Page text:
Globe Artichokes (Cynara scolymus)

How well established is this crop?

This is a very new crop to the Otago region. The plants should grow but information on markets, commercial returns, current growers, and any form of regional research may be difficult to find.

Background

The globe artichoke is grown for its edible flower head and should not be confused with the Jerusalem artichoke which is grown for its roots. The head can be eaten fresh, frozen or preserved making it an ideal crop to add value to before sale.

The globe artichoke is thought to have originated in the Mediterranean and is a common part of French and Italian cuisine. With settlers immigrating to the new world, large areas of artichokes can now be found in countries such as America.

Globe artichokes have been grown in the gardens of Otago for years and some small commercial plantings have even been tried for both the domestic and export markets near Palmerston.

Climate

Globe artichokes like a mild winter with warm summers. One of the major centres of world production the Californian coast near Monterrey. This is a similar climate to parts of coastal Otago.

Winter Chilling and Frosts

Globe artichokes are not very frost hardy so most growers wait until the danger of frosts is over before planting new stock. They are a perennial with foliage dying down in the winter before re-emerging in the spring.

Rainfall and Irrigation

During the growing season and especially in the period before harvest, water must be applied to the crop if rainfall is not sufficient. Without it head size will be much reduced.

Wind

When grown on a paddock/commercial scale, shelter from the wind is not common.

Soil

The key physical requirement of the soil for Globe artichokes is that it is deep and well drained.

Fertility

Globe artichokes tend to be quite an aggressive grower and do need a fertile soil to do well in. Soil and foliage tests, followed by expert analysis of the results, is the best way to determine fertilisers for this crop.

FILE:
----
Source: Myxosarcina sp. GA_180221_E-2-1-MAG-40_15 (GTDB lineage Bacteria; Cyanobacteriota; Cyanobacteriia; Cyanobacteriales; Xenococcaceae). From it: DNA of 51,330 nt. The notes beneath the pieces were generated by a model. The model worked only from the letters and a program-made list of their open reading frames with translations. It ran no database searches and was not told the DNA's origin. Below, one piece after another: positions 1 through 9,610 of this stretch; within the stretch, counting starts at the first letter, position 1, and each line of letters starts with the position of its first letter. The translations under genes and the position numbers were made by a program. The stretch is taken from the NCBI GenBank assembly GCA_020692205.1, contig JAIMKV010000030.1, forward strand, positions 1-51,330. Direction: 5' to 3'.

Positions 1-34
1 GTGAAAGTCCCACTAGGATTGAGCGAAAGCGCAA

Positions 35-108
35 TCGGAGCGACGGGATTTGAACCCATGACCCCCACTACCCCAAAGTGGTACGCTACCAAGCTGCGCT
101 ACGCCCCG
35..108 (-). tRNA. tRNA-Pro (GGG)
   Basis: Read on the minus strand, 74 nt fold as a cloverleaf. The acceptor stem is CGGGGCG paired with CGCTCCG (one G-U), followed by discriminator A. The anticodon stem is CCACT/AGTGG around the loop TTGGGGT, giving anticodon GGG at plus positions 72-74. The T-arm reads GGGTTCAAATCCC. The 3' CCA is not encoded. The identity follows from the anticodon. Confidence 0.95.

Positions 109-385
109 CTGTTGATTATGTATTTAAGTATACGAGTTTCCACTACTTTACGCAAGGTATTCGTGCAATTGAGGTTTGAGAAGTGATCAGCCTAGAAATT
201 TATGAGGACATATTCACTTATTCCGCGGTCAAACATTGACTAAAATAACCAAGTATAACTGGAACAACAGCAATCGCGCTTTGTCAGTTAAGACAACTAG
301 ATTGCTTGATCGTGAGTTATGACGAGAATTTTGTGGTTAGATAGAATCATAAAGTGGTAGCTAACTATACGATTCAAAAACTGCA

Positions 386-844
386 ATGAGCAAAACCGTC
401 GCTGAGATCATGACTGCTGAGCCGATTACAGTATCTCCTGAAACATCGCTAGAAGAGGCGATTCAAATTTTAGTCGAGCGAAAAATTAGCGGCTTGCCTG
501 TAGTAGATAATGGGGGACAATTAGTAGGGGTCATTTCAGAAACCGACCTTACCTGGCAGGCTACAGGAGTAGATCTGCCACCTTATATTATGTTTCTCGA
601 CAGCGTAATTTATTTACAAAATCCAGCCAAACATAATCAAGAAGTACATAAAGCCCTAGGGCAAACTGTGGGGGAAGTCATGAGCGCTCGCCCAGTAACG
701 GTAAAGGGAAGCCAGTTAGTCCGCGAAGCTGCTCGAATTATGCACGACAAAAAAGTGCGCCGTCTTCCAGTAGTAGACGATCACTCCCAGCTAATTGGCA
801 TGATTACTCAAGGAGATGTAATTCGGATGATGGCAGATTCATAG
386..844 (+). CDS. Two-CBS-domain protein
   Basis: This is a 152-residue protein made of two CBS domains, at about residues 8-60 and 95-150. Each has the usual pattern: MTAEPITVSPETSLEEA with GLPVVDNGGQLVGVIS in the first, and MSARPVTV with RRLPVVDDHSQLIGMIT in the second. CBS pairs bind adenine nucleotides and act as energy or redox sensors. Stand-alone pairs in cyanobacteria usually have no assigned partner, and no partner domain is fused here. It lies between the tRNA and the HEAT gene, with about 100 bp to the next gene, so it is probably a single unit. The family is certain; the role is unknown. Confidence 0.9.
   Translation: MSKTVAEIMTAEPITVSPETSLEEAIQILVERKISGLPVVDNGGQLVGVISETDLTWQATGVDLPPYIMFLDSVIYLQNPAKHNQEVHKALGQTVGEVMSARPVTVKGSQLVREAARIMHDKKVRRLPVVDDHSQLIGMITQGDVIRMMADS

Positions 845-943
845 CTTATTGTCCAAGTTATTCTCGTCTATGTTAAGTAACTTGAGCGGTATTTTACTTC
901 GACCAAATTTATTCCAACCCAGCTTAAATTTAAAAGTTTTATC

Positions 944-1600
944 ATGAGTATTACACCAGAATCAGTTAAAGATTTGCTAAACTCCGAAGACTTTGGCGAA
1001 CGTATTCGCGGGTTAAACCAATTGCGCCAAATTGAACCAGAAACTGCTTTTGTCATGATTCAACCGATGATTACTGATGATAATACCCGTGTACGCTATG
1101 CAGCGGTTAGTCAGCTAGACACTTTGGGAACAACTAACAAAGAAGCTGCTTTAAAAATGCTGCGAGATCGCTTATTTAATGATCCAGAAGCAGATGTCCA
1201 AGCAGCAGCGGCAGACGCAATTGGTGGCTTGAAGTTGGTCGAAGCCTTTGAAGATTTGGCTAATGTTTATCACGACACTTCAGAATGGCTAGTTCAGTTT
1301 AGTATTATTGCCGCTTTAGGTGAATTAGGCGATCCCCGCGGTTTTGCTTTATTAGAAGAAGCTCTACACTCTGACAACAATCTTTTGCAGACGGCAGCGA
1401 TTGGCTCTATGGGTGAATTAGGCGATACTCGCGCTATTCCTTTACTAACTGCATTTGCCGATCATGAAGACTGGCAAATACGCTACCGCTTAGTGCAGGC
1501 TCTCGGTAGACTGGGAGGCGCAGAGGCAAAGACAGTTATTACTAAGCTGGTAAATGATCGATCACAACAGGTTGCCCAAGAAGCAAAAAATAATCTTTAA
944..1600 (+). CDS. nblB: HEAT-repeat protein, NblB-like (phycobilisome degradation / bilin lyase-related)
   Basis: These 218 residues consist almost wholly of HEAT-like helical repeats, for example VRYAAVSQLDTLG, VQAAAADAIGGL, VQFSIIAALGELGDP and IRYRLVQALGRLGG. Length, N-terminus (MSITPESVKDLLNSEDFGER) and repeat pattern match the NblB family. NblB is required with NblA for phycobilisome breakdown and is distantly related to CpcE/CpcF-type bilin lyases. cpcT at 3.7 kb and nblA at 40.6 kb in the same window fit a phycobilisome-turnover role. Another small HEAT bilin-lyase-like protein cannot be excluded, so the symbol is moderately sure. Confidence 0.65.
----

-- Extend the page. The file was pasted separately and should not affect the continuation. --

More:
Weed Control

Globe artichokes are a perennial so weed control is essential for the crop to do well. Starting with a stale seedbed is a good first step. After this hand and hoe weeding is the best method.

Varieties

Crop and Food Research has assessed a number of lines of Globe artichokes. The common variety in the garden stores is Green Globe but improved lines such as Emerald and others from Italy may be better for the export market.

Some growers overseas use cuttings from old plants instead of growing new lines from seed. This reduces plant variation but can lead to problems with viruses over time.

Pests and Diseases

Aphids have been observed on Globe artichokes and spiders can spin webs in amongst the flower bracts. Apart from that, few pests are common.

Layout

Globe artichokes can grow very large. Allow at least 1-1.5m between plants. This leaves a big area to weed between the plants before they mature, but they will fill in the gap.

General Management

As most people grow globe artichokes as a perennial, management is relatively simple. After planting, weeding is the most important task and irrigation is needed as the crop matures. In the autumn the plants will need to be cut back to prevent any disease on the foliage carrying over to the next season.

Harvest

Heads are hand harvested in the middle of summer before the flower bracts open up. A few small heads will be harvested in the first season after planting. The volume will increase as the plants mature up to around 2kg of heads.

Like any vegetable the heads must be taken from the field and placed in a chiller as soon as possible.

Equipment

Depending on the size of the planting, a block could be managed by hand or a small tractor could be used. The ability to get heads from the field and into a chiller is also crucial.

Returns

Because this is a new crop with no established producers, returns are hard to assess. Growers have tried domestic auctions as well as direct sales to restaurants. The latter method maximises grower returns, but means more paperwork.

Contacts

Crop and Food Research www.crop.cri.nz

Vegetable Growers Handbook
Agro-Research Publishing 2000
PO Box 8264
Havelock North
06 876 5950
ewallac@clear.net.nz

New Zealand Vegetable & Potato Growers Federation (Inc)
PO Box 10232
Wellington
New Zealand

Phone 04 472 3795 Grower Freephone: 0800 2 VEGFED (283433)
Fax: 04 471 2861
E-mail: information@vegfed.co.nz
Internet:
www.vegfed.co.nz
www.vegetables.co.nz
www.greencuisine.co.nz